As for physician assistants, the percentage of PAs who work in urgent care has nearly doubled in the last 10 years.6,7 Research also shows that PAs in urgent care work longer shifts (an average of 10.6 hours) than those who don’t practice urgent care (9.3 hours). In addition, PAs in urgent care see many more patients per week (91.9 on average) for their primary employer than those in emergency medicine (73.1) and those in all other specialties combined (65.7).6 PAs in urgent care also perform more procedures (82.3%) than both PAs in emergency medicine (69.2%) and PAs in all other specialties (58.7%).6

These factors mean that APCs are shouldering more of the load and creating more opportunities (as well as more mistakes and potential liability).

One article states, “Although advocates claim that studies show that NPs can provide comparable care to physicians, they fail to acknowledge that this research has always been done with supervised NPs. The truth is that there are absolutely no studies that show nurse practitioner safety and efficacy when practicing independently.”8

If you add to this the situation where APCs are staffing the urgent care without a physician on-site, there is an even greater chance of issues with more complex patient needs.9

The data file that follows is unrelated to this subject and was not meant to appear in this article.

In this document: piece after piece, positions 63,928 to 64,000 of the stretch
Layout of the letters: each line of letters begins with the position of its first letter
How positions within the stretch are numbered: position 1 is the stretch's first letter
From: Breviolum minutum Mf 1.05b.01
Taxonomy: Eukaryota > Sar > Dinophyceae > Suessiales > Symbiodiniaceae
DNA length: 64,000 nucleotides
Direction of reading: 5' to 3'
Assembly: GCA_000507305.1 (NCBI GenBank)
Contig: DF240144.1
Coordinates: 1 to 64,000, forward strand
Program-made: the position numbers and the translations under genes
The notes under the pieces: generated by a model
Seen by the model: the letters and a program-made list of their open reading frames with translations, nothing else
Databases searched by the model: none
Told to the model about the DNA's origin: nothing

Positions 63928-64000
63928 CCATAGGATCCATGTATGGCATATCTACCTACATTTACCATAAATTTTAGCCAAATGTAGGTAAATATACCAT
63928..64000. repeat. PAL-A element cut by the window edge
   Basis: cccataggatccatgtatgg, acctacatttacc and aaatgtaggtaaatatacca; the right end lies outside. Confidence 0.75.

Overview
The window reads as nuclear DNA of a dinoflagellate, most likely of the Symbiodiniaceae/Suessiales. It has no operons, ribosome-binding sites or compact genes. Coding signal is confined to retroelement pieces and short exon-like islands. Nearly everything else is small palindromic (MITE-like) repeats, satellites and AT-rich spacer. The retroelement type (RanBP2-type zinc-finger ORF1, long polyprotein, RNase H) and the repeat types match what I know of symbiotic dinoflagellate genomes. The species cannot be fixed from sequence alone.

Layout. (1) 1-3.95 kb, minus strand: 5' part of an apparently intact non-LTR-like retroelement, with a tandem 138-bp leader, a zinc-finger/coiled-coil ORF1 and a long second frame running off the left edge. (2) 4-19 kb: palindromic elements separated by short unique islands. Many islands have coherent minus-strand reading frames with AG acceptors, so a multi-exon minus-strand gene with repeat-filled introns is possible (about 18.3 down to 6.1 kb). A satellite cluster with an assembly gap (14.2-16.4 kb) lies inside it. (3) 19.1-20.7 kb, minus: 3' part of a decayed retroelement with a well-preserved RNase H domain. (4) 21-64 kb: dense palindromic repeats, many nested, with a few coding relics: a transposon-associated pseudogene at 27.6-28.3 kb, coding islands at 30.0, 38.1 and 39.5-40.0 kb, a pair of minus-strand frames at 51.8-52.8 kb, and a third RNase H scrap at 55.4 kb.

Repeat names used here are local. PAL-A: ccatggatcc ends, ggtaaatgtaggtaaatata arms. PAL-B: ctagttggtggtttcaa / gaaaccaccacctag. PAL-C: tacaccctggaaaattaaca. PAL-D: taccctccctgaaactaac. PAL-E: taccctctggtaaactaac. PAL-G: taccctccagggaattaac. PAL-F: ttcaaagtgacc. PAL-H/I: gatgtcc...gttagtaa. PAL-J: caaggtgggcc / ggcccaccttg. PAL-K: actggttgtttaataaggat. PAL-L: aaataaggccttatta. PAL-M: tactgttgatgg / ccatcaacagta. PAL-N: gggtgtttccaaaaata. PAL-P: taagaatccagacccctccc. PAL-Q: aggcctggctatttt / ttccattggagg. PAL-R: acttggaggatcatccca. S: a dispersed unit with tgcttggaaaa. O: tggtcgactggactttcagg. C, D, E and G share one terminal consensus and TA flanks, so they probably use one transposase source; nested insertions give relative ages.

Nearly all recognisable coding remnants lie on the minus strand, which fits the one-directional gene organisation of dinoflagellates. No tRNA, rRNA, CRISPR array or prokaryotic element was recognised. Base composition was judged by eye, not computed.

Avoiding Services Beyond Capabilities

Of course, if a patient were to arrive with an adverse medical event requiring advanced lifesaving, an on-duty physician would be there to administer emergency treatment. However, there are a number of questions surrounding when APCs are staffing the urgent care without a provider.

While there is no standard, regulation, or requirement (other than basic risk management) as to whether an urgent care center can open its doors daily without a provider being present, research shows that most malpractice claims attributed APC liability are traced to clinical and administrative factors that are easily identified:

  • Assumption of too much responsibility
  • Inadequate physician supervision
  • A lack of written protocols
  • Deviation from written protocols
  • Failure and delay in seeking referral or physician collaboration

The most obvious way to avoid an unsupervised PA or NP providing services beyond their capabilities is to have a physician on-site during all opening hours. Because that’s not always financially feasible, many operators enable “supervising physicians” to be available by phone at all times.

In any case, urgent care should function as a “team” of physicians, physician assistants, and nurse practitioners to make certain that their APCs don’t attempt to provide services beyond their capabilities or those not permitted by law. An NP’s or PA’s work is initially closely monitored until the physician has a comfort level with the PA’s or NP’s abilities. Monitoring at regular intervals ensures continued quality performance and allows for the detection of misdiagnoses, delays in diagnoses, improper orders, or any other issues requiring attention.10